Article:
If you don’t stop playing with yourself, your elbow will never get better.

I told you it wasn’t very funny. However, the point here is that the version my soon to be ostracised friend sent to me this morning featured a notable difference: In the new version, Mike advises his friend to try the new diagnostic machine at his local Tesco, because it only costs a few pounds and he’ll get Club Card points, the word ‘Tesco’ is repeated throughout the story, and the printout at the end of the joke finishes with “Thank you for shopping at Tesco”. To top it off, the subject of the circulated email is “Tesco Joke” despite the name of the store being largely irrelevant to the joke.

I really hope this isn’t the future of viral marketing, cheesy old jokes repackaged, branded and spread around the web purely for the purpose of increasing brand recognition. If you’re going to clutter up people’s in-boxes with marketing collateral, please, at least go to the trouble of coming up with something new and interesting.

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August 22nd, 2006

Apple clamps down on iSweatshops

Apple clamps down on iSweatshops

Apple has admitted that staff assembling iPods in China work over 60 hours a week a third of the time. A quarter of the time, staff worked six days in a row. Apple says it is now enforcing a ‘normal’ 60 hour week at its supplier’s factory. Apple said in a statement that it had “a zero tolerance policy for any… treatment of workers that could be interpreted as harsh”.

Meanwhile, blog Think Secret alleges that Apple has fired five of its shop employees for downloading a copy of its Leopard operating system, which was given out to developers two weeks ago. Could that be interpreted as harsh?

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August 22nd, 2006

Another year, another Free Energy Machine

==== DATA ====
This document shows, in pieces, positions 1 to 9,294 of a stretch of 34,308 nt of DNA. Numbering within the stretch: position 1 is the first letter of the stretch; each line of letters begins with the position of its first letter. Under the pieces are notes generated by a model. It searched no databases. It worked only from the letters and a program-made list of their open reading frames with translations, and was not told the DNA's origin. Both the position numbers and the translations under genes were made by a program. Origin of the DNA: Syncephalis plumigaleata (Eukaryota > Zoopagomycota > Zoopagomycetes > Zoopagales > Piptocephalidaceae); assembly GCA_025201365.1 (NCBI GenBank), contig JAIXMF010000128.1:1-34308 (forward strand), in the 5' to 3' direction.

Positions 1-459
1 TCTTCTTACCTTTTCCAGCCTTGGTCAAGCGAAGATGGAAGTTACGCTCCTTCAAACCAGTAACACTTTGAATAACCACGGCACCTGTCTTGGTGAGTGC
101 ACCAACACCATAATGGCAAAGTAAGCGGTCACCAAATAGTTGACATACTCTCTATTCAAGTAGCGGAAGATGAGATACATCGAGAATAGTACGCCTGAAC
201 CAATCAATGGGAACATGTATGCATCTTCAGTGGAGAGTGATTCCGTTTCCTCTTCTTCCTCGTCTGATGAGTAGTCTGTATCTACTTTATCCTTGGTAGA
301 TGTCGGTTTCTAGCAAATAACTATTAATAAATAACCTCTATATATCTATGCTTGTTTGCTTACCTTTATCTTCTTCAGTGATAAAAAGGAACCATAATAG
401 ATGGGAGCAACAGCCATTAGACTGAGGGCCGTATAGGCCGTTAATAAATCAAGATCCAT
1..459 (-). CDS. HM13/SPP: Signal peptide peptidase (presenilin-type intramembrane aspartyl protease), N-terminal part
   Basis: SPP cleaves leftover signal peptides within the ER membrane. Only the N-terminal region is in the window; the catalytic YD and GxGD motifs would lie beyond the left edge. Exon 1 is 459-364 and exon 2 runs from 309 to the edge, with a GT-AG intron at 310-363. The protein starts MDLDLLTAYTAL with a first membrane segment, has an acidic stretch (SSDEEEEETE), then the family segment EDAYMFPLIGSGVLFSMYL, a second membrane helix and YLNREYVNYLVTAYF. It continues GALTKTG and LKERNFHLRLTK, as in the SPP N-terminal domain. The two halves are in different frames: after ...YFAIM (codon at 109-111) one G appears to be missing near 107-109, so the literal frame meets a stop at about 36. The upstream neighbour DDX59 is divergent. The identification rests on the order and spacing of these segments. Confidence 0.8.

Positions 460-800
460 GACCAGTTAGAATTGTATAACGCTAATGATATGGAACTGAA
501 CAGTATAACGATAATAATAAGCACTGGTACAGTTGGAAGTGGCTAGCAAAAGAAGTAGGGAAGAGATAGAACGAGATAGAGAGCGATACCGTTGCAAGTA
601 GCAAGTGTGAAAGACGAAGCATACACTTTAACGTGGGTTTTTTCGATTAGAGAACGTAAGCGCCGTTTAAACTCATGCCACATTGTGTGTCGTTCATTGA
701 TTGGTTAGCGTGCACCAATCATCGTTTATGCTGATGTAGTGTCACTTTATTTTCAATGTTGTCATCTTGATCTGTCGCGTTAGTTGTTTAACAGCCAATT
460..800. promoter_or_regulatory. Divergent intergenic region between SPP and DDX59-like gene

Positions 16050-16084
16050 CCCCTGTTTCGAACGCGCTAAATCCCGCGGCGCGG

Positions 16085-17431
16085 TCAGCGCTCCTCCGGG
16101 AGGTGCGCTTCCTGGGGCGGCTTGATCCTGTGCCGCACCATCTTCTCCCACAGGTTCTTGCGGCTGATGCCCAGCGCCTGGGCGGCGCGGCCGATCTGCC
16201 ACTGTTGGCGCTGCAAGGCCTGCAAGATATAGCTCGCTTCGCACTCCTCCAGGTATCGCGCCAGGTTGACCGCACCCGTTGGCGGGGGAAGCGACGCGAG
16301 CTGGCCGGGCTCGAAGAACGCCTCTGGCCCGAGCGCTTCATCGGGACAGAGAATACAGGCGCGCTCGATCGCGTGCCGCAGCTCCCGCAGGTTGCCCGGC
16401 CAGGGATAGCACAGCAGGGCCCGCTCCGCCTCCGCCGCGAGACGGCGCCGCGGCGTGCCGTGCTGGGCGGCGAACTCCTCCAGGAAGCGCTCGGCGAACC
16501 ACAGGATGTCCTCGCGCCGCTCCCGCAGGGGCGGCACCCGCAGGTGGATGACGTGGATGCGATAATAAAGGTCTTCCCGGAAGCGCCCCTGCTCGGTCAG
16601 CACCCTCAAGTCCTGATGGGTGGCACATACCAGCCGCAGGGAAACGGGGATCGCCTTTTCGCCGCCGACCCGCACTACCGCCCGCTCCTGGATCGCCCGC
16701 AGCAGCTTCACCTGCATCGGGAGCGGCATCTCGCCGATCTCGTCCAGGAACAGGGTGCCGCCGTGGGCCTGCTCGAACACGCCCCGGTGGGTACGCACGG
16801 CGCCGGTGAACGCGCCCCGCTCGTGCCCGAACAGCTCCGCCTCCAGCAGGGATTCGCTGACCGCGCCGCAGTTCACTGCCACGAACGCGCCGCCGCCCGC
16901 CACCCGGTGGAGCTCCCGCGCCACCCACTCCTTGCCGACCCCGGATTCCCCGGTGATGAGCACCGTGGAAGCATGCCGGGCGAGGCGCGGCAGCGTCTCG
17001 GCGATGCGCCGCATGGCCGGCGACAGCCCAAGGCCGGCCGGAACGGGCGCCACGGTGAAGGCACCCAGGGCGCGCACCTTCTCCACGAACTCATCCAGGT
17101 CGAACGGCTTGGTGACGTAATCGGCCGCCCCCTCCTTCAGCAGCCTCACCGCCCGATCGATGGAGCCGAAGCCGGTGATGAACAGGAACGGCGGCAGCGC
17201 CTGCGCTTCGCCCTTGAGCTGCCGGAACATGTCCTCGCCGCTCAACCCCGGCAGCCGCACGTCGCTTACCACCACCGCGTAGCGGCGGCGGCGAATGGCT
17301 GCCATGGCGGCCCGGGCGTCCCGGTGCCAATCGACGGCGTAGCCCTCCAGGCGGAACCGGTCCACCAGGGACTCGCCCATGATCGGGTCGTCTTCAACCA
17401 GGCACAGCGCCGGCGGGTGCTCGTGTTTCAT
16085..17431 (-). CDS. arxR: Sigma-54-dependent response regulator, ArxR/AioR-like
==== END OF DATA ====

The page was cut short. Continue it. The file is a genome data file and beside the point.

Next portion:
Another year, another Free Energy Machine

Not a year goes by that some self-publicising crackpot claims to have invented a machine which generates more energy that it consumes, thus solving all of the world’s energy problems and rewriting all know laws of physics in one stroke. This year’s contender is Steorn, which took out a full page advert in this week’s Economist inviting applications from scientists to evaluate its new invention – a machine which generates free energy by somehow exploiting the interaction of magnetic fields. A generator which produces more power than it consumes, thereby delivering an endless stream of free, clean, safe energy.

Pretty much everybody is understandably cynical about this claim, but if it’s a hoax of some sort, then they’ve gone to a lot of trouble to pull it off. The company has a slick website, and the advert it bought in the Economist was a full colour right hand page close to the very front of the magazine – a high profile and expensive slot.

A little research into the company’s history reveals that until recently it sold itself as a ‘technology project risk management’ consultancy. Although there’s little detail about what this actually means, or any clients they may have worked with. Nevertheless, designing free energy machines seems a radical departure from this business.

So, a company with no discernable experience in this field is suddenly making some extremely outrageous claims and going to a lot of trouble to publicise those claims. What’s the deal? Theories in our office fall into two main camps: